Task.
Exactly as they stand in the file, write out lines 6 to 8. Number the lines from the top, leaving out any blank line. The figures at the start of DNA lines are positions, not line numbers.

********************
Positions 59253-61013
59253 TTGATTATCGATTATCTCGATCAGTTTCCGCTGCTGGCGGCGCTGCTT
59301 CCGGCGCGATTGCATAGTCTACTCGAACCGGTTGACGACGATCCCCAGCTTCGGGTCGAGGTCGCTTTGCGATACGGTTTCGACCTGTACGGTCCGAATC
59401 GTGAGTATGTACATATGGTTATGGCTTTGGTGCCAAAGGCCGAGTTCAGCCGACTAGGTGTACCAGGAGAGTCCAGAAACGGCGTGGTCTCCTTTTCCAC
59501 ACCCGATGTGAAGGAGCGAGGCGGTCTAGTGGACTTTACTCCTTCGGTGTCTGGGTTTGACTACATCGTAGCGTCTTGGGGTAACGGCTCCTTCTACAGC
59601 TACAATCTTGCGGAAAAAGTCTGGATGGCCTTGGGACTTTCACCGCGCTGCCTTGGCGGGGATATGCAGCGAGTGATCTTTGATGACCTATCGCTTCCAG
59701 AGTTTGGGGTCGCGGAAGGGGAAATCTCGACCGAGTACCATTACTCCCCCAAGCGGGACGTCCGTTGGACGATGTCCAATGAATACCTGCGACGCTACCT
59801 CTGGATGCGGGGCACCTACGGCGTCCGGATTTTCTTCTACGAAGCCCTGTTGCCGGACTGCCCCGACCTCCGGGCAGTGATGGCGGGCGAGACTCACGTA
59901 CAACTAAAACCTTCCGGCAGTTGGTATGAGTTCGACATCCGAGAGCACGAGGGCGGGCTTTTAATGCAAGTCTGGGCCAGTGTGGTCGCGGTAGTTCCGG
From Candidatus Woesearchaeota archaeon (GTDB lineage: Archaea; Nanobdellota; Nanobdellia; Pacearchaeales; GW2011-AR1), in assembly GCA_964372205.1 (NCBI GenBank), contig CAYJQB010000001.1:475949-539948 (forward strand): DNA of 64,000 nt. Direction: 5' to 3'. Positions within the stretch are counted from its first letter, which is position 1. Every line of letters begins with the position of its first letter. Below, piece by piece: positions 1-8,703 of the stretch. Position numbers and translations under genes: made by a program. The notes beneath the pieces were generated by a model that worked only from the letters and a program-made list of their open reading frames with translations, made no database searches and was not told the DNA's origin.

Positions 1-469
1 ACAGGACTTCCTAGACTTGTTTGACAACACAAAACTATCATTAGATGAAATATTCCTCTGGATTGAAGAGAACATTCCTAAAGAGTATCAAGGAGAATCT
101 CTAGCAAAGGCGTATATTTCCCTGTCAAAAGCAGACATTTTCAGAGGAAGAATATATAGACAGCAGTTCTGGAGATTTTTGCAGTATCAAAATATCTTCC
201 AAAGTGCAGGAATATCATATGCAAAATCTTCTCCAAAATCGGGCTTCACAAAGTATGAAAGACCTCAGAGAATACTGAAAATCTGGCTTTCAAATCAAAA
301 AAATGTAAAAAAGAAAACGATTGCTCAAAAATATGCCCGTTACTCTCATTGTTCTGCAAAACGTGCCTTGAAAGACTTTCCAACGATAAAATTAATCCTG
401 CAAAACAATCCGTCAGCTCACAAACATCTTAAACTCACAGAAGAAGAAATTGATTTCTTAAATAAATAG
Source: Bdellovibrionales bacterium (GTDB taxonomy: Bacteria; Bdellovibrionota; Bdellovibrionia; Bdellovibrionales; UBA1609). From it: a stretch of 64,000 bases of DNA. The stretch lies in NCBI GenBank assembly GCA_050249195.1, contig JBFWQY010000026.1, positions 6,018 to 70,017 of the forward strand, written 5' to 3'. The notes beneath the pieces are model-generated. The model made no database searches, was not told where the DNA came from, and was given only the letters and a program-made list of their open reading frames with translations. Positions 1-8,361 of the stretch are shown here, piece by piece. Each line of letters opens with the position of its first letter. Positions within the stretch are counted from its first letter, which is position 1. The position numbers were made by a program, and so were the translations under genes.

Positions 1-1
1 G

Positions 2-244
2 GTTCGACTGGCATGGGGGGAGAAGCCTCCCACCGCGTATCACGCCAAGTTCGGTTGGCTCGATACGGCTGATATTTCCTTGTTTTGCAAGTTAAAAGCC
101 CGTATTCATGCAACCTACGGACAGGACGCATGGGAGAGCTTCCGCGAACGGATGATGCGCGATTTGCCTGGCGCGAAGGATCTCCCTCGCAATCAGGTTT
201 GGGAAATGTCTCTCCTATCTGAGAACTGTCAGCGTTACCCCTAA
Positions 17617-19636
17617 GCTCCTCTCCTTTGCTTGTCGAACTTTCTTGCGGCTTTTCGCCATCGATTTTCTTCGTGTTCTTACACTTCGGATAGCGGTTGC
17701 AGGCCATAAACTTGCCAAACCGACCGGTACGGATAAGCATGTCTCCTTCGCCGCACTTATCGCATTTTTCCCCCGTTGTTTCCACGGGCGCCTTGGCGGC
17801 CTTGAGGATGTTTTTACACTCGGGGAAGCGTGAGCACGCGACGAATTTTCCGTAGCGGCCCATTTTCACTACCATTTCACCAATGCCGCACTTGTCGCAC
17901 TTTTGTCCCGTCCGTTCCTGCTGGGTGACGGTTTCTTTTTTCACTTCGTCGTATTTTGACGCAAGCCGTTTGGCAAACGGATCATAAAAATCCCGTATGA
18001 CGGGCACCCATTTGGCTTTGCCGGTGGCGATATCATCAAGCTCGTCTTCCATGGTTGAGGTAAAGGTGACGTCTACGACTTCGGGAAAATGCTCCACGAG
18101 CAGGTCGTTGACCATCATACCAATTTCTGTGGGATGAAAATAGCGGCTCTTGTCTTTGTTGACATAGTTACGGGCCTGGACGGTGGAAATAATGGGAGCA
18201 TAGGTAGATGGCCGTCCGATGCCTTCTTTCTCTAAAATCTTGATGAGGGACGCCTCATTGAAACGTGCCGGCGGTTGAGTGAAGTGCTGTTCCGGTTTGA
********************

59601 TACAATCTTGCGGAAAAAGTCTGGATGGCCTTGGGACTTTCACCGCGCTGCCTTGGCGGGGATATGCAGCGAGTGATCTTTGATGACCTATCGCTTCCAG
59701 AGTTTGGGGTCGCGGAAGGGGAAATCTCGACCGAGTACCATTACTCCCCCAAGCGGGACGTCCGTTGGACGATGTCCAATGAATACCTGCGACGCTACCT
59801 CTGGATGCGGGGCACCTACGGCGTCCGGATTTTCTTCTACGAAGCCCTGTTGCCGGACTGCCCCGACCTCCGGGCAGTGATGGCGGGCGAGACTCACGTA